Indiana Introduces New Sports Betting Bill

Two bills are passing through Indiana’s legislature that could legalize sports betting by 2020.

30-second summary

  • Indiana has widespread support for legal sports betting
  • Senator Ford’s bill would see sportsbooks open by January 1, 2020
  • He is proposing a tax rate on par with Nevada
  • Indiana currently has 14 casinos and 2 racinos in operation

The gambling landscape in Indiana

Casinos represent a substantial amount of business in Indiana, which has 14 facilities currently in operation. These riverboat casinos have been around since 1993, and in 2015 they were given the green light to move their operations onto land if they had the desire to do so.

The state lottery has been operating since 1988. Two racetracks still operate in Indiana, at Hoosier Park and Indiana Downs. Since 2007, they have been permitted to have slot machines and video lottery terminals on their premises.

So-called racinos are a trend across the US. Horse and dog racing have both struggled to drum up revenues. Racinos enable them to keep operating without making a loss.

Sports betting legalization efforts to date

There is plenty of interest in legalizing sports betting in Indiana. While the benefits of legalization are obvious, lawmakers sought an independent study on what the effects of legalization would be.

Eilers and Krejcik conducted the study. The firm concluded that legalization was a good idea and that Indiana should enact legislation sooner rather than later. The report says state officials need to move fast before the black market can embed itself too deeply. It also advised on legalizing mobile betting and setting fair taxes.

The report concludes: “On balance, we believe the risks associated with delaying sports betting beyond the 2019 (legislative) session clearly outweigh the rewards.”

Some parties in government were in favor of a sports betting integrity fee. A slice of every sports bet would go towards the major sports leagues, but the idea is not very popular as it would cut off too much margin for operators.

Potential issues

While there is widespread support for legal sports betting, there is still opposition.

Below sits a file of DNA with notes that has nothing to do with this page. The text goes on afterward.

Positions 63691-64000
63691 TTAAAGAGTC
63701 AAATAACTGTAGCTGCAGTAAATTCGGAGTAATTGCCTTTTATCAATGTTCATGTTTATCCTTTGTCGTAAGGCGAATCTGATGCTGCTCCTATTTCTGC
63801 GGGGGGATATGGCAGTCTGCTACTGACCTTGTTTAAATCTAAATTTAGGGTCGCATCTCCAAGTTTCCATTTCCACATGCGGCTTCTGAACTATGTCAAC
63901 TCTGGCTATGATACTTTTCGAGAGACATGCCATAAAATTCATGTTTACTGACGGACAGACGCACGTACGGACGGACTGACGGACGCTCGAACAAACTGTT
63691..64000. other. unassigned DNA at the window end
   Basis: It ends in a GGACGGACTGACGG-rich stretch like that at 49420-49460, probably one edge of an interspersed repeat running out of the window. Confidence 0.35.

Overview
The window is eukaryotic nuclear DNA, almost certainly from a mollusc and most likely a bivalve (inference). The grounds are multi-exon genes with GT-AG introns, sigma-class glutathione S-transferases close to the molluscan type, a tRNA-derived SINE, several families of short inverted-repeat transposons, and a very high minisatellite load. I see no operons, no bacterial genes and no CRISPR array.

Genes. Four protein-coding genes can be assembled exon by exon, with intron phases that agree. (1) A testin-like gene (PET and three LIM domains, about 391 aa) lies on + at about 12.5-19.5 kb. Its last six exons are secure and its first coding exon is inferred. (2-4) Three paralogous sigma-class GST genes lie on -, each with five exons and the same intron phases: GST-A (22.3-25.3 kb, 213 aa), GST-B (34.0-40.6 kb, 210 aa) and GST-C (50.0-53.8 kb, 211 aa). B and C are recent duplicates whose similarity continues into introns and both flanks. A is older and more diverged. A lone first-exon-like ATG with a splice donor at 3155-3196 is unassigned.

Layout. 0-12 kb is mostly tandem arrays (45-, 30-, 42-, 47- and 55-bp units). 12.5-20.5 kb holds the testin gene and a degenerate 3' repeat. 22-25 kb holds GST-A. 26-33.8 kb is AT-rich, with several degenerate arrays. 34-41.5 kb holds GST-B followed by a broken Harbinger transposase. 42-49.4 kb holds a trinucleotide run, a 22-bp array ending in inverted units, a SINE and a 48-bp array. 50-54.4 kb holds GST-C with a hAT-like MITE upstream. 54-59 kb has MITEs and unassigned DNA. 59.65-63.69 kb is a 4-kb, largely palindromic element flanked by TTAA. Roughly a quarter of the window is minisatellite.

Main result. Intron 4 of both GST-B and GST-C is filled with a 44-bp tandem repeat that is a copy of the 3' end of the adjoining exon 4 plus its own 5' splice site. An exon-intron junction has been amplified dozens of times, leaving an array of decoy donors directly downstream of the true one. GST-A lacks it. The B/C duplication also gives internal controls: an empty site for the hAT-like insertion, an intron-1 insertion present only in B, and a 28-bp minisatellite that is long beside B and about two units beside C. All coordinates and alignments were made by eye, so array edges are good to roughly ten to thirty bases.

There is also fierce debate as to where sportsbooks will be located. Some want sports betting only at facilities currently in operation, including the racinos and casinos in the state. Others want to open up licenses to out-of-state operators.

Currently, you can play the lottery or place a wager on horse races from the age of 18. However, to gamble at a casino you need to be 21 years old. Senator Jon Ford, who drew up draft bill SB 439, wants the minimum age to place a sports bet to be 21 years old.

There is a feeling despite these drawbacks that legal sports betting is very close in Indiana.

Senator Ford said: “Try to bring some of the black market betting we know is going on. They say it’s about a $300m illegal sports betting market here in Indiana. Bring that into a regulated industry, so we can take some of that element off the street.”

The Eilers and Krejcik report estimates a tax revenue figure each year of $87m from the fifth year of sports betting onwards.

Draft bill HB 1363

A companion bill to SB 439 from Senator Jon Ford has reached the state legislature. Representative Alan Morrison’s HB 1363 bill has now been referred to the state’s Committee on Public Policy.

The bill proposes a country-low tax rate of 6.25% on the gross sports betting revenues at the physical sportsbooks. There was no indication or differentiation made for online sports betting tax rates. Ford had been looking at a 6.75% tax rate – the same level as in Nevada.

Both bills aim to legalize mobile sports betting. The only real difference between the two bills is that with Ford’s bill, a bettor would have to register in person before opening up a mobile betting account.

Adoption timeline

If the bills gain traction, there will be a quick timeline of adoption. The legislation would have a start date of July 1. The application process for obtaining licenses would begin in October 2019, with the first sportsbooks open by January 1, 2020.

The license application fee would be set at $75,000 application fee, with a yearly $10,000 administrative fee in place.

Despite Morrison including a provision for integrity fees in his previous bill of 2018, there is no mention of them in HB 1363.

The bill has a fiscal note attached that has a wide estimate for 2021 tax revenues, ranging from $2.2m to $13.3m. Most of this tax revenue will go into the state coffers. Each year, $100,000 would be given to the Division of Mental Health and Addictions’ Sports Wagering Fund.

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